GamesBeat: And there are more newly funded VR companies that are competing for this same dwindling amount of money.
Wallace: Exactly. There’s going to be a reckoning.
Duringer: Microsoft is in the game now. Google, Sony, Facebook, a bunch of other giants. There’s a tension I’m seeing from the development side. These companies want to fund exclusive content because that makes their platforms more attractive. But what’s working out very well is the social stuff, which needs people coming to it from a variety of different platforms. There’s a tension between — do you take money to cycle off in one direction, or do you play the long game and be poorer in the near term but possibly open yourself up to a broader experience for a lot more people in the future?
Falstein: Speaking to the platforms question, I’ve been thinking quite a bit about analogies to the early days of the games industry. People are asking if the current VR and AR platforms are the Newtons of this category, or are they the first smartphones?
What’s interesting is that, compared to every other generation in the games industry, there are so many different types of platforms out there. They range from Cardboard to Vive in terms of price and capability. The platform companies are all furiously working on improving their own platforms and building what they can do. I’m not sure that it holds all that well. It’s a bit of a scary time, when you have to pick one platform or aim for the lowest common denominator and spread your bets. It’s a hard time to be trying to pick right. But technology has always had those moments.
Wallace: You could compare it to the early days of console.
Falstein: But there weren’t seven or eight different types of consoles out there. It’s hard to see who’s going to win the horse race.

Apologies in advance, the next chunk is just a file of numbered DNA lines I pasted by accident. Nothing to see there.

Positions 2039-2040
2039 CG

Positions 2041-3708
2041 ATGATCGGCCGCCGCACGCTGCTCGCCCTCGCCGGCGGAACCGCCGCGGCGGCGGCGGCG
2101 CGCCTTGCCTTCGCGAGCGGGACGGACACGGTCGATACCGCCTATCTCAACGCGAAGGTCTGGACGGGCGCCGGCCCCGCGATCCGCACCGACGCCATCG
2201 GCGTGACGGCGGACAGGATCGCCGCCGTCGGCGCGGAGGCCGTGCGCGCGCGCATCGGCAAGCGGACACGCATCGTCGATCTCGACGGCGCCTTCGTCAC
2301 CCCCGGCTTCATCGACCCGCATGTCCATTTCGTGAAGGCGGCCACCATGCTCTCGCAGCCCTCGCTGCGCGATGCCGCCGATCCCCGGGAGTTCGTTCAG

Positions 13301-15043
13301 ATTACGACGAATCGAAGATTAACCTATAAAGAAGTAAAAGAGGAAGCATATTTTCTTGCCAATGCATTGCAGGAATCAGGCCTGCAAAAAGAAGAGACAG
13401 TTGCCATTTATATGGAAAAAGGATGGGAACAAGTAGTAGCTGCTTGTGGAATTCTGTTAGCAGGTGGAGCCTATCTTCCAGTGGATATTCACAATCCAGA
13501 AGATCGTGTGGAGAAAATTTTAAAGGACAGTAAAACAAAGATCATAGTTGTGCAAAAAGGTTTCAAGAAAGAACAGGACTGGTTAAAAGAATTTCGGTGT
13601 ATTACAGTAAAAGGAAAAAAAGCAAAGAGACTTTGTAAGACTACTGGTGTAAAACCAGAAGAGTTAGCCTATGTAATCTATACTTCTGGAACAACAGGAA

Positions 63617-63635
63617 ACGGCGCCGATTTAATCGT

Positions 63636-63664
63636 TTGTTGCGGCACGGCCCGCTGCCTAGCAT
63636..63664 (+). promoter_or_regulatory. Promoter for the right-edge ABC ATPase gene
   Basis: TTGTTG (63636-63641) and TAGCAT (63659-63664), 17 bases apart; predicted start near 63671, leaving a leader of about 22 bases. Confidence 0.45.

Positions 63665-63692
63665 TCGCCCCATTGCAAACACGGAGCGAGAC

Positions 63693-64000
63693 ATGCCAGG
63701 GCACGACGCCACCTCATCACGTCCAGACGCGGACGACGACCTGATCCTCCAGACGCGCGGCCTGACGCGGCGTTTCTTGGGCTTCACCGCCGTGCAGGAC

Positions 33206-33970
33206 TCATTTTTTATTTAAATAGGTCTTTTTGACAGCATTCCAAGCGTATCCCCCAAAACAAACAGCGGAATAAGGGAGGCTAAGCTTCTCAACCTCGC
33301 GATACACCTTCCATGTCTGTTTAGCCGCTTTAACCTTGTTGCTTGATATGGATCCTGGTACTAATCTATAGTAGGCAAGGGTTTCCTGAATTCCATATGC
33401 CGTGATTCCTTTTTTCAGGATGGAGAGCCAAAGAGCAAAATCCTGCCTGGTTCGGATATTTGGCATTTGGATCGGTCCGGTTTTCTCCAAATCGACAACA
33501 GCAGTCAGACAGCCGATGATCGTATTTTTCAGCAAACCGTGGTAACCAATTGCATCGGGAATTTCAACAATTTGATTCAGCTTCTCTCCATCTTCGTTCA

Akmal: From what I have a sense of, there’s still a lot of investment pouring in from the platform holders. Seven-figure deals are happening. But the difference, at least from my perspective, is that [the] early days were more of a spray-and-pray kind of situation. “Hey, you’re developing for VR? Here’s some money. Go make something.” Some of that is still happening, but now, it’s more targeted. “Hey, we’ve invested billions in this platform, and now, we need a title that can help us sell the numbers that everyone was projecting a year ago.”
The competition for those dollars is more fierce. There are bigger stakes in the development community, especially those studios that have bet on VR. Consumer adoption is — it’s adopting but not as fast as we’d all like.
GamesBeat: I feel like there’s a flip side to every answer we just had here. You can appreciate the fact that there are lots of platforms when you consider that you don’t want to be beholden to just one platform. There were days when the iPhone was the only game in town. Apple could muscle everyone as much as it wanted to. Now that Google and Android have offered competition, it’s at least a two-horse town. In that sense, developers in VR have more choices.
A slow start to this generation could also mean that the next generation can come in sooner, be better, and displace everything that’s come before. Do you envision that?